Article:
Stress, finances, and well-being: driving behaviours that matter

Our third annual survey of Canadian workers reveals how they’re coping in this economic climate—and support that makes a difference.

Economic conditions are causing financial stress

Rising interest rates, soaring inflation, and current economic conditions are causing financial stress. Almost three-quarters of Canadian workers are concerned about their level of financial stress.

A chart that show economic concerns : 70% worry a great deal about the economy, 61% worry about inflation/increasing cost of living, 46% worry about rising interest rates, 42% worry about current economic conditions .  A chart that shows changes in spending habits: 	77% are being more deliberate with purchases,  64% are comparing costs,  46% are postponing large purchases,  26% are only buying essentials

Workers are feeling the weight of their personal finances

People want to be able to save money, plan for retirement, and pay off debt—but many are falling behind on all three.

Top 5 financial worries


Credit card debt


Emergency savings


Having enough saved for retirement


Repaying student loans


Overall financial situation

Financial stress among workers is a real cost for employers

As much as people try to keep their personal and work lives separate, many find it hard to leave their financial concerns at the door. And this added distraction is affecting job performance—making financial stress both a business concern and a real cost.

A chart that shows personal finances are taking up time at work: 4 in 5 worry about their finances at work,  2.4 hours spent on finances at work each month , 1 in 2 of those who worry say they’d be more productive if they weren’t so stressed
A chart that shows absenteeism and lost productivity cost employers $1,786 per year per employee. Small business (10-100 employees): $17,860 to $178,600. Medium business (101-499 employees): $180,386 to $891,214. Large business (500+ employees): $893,000 plus

Helping workers manage their financial lives benefits employers, too 

People want help traveling the road to financial well-being—82% say it’s important for employers to offer financial wellness resources.


say access to these resources reduces financial stress


would be more likely to stay with an employer who offers them


would recommend the employer to others


say access to these resources increases productivity

Greater engagement is connected to stronger financial health

Workers’ responses confirmed what we’ve long believed—receiving support that encourages positive saving and investing behaviours truly makes a difference.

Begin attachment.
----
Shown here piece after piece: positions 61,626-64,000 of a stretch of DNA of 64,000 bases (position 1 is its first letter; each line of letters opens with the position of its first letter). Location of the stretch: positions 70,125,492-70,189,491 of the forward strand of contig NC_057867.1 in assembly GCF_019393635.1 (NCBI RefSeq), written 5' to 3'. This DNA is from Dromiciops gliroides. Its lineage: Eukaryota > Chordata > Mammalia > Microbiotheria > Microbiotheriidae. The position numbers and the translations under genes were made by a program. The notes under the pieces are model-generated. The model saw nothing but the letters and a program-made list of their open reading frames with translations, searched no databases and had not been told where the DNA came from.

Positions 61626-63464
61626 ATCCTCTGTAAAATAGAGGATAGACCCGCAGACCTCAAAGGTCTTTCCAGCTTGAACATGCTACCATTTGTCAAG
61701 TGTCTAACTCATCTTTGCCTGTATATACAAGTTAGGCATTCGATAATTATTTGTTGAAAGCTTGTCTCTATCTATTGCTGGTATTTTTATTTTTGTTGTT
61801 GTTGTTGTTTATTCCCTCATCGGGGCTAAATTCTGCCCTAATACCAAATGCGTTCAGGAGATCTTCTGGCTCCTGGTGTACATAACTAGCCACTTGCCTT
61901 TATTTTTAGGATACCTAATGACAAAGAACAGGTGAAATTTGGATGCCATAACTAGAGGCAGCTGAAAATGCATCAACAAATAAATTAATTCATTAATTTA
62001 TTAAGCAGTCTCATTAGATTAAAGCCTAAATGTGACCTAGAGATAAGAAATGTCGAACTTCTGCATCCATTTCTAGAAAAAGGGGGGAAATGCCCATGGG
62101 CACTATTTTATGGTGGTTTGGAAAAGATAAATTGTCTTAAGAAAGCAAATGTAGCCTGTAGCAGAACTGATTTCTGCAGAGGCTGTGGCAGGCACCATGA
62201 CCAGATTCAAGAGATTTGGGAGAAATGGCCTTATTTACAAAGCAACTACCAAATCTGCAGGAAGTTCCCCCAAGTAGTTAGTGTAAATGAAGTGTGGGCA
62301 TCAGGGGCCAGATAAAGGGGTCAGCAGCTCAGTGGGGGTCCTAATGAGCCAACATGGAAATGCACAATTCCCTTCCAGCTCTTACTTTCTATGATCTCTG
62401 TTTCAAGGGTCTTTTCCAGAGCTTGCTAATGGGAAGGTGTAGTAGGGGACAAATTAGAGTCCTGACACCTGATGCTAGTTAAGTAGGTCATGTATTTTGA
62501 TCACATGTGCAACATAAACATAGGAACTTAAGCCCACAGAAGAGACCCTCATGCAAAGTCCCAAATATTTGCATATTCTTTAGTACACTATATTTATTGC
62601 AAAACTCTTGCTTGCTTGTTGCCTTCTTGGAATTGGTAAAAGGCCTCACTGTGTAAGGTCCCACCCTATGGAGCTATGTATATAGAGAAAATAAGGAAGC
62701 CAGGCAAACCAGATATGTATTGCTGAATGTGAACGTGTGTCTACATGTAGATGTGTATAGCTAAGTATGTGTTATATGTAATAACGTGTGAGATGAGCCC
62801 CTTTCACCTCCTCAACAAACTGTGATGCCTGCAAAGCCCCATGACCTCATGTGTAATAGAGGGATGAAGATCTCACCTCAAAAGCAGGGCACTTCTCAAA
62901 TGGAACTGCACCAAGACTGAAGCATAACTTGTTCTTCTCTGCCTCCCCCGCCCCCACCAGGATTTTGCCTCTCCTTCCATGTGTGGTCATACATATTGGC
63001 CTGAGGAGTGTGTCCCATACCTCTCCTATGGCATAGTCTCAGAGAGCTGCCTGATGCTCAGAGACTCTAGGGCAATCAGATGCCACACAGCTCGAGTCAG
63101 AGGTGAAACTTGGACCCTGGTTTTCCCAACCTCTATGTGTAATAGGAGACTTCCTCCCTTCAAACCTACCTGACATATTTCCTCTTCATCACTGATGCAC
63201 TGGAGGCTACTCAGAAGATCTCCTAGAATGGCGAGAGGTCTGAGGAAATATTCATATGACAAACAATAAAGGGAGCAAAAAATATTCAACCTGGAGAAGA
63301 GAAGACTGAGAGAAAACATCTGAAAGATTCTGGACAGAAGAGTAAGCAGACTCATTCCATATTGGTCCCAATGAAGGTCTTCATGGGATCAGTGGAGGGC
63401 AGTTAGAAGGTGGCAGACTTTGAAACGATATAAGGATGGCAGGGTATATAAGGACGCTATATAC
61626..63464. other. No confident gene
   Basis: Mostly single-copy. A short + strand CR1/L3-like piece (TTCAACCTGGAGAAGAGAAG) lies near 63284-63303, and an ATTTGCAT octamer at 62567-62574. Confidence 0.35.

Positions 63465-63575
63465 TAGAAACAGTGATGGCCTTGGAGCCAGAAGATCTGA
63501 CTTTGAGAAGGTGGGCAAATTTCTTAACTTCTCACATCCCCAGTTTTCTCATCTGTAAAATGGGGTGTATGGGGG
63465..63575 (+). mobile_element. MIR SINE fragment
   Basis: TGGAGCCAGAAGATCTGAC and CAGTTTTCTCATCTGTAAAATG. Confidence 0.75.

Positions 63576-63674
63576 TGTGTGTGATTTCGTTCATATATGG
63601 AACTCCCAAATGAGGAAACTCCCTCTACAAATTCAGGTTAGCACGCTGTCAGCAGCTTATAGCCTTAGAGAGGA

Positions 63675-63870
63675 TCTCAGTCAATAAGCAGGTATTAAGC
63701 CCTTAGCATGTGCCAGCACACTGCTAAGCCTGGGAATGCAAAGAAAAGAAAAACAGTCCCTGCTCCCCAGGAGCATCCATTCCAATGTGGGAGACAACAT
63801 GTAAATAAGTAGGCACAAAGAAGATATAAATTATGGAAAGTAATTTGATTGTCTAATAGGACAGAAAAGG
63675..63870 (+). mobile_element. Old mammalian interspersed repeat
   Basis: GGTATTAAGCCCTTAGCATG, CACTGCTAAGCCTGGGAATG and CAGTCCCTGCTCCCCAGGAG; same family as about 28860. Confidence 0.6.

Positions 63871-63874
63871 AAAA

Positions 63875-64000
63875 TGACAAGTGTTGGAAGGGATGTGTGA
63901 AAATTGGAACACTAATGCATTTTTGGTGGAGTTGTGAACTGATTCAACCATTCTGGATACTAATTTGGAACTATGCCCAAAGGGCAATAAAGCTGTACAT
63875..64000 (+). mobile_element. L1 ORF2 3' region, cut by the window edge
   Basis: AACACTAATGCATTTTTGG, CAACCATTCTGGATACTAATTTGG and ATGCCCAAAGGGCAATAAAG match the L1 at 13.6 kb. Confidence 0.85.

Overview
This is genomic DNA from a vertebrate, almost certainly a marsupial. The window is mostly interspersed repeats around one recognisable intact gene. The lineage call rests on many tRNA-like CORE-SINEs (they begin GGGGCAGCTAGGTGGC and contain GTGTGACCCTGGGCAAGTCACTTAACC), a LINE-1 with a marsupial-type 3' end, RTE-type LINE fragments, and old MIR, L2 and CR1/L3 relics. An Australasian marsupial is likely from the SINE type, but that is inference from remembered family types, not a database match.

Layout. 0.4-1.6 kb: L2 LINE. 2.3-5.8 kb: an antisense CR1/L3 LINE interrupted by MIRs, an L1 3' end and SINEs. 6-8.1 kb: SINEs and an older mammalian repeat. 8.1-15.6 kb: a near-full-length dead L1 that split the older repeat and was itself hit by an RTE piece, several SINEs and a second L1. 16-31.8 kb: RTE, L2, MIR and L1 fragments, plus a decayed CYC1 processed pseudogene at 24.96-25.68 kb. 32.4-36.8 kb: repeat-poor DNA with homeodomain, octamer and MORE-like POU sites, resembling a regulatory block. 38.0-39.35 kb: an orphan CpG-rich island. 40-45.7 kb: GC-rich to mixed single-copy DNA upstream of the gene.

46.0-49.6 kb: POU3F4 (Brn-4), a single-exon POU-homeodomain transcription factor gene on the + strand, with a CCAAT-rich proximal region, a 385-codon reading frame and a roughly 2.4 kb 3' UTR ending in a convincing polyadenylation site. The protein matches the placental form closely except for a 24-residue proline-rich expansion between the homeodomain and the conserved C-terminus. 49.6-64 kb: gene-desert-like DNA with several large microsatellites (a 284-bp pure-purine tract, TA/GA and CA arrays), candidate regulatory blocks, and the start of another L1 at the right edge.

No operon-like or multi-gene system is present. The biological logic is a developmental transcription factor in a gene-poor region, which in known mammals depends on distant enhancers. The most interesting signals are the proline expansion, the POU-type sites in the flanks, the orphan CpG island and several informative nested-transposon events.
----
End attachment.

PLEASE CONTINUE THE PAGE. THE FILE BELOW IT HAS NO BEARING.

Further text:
Those who have a financial advisor are:

  • In a better financial situation
  • More likely to feel good about their mental health 
  • Having an easier time saving money
  • More likely to be on track to retire
  • Less likely to worry about affording basic expenses in retirement

Digital interactions help fuel financial preparedness 


of respondents use a desktop computer or a mobile app to access their retirement information each month (or more often).

Most prefer to manage many retirement tasks online instead of with a service representative.

Want to learn more about financial stress and the opportunity for group retirement plan sponsors, advisors, and providers?

Download the full report

This year’s survey was conducted with 1,551 Canadians using Angus Reid’s research panel. The survey was conducted in English and French from November 28, 2022, to December 8, 2022, with an average survey length of approximately 17 minutes per respondent. Survey respondents were age 18 and up, were employed, and contribute to an employer-sponsored retirement plan. Differences in trend data from the prior year are noted throughout the report. Due to a change in the panel partner, sample composition, and questionnaire content, not all data can be trended. The maximum margin of sampling error at the 95% confidence level is ±2.3%. Percentages in the tables and charts may not total 100 due to rounding and/or categories not included. The 2022 Stress, finances, and well-being survey was commissioned by Manulife and John Hancock Retirement and conducted by Edelman DXI. Manulife is not affiliated with Edelman DXI and neither is responsible for the liabilities of the other. The commentary in this publication is for general information only and should not be considered legal, financial, or tax advice to any party. Individuals should seek the advice of professionals to ensure that any action taken with respect to this information is appropriate to their specific situation. 

The cost of stress is a hypothetical illustration used for informational purposes only, based on data from Manulife’s 2022 stress, finances, and well-being survey. This calculation is intended to provide general information about how much financial stress can cost a company every year. The calculation is based on missing 5.6 hours/year and 28.8 hours/year of lost productivity due to symptoms of financial stress with an assumed salary of $51.92/hour. Individual circumstances may vary: the example may not be reflective of your situation.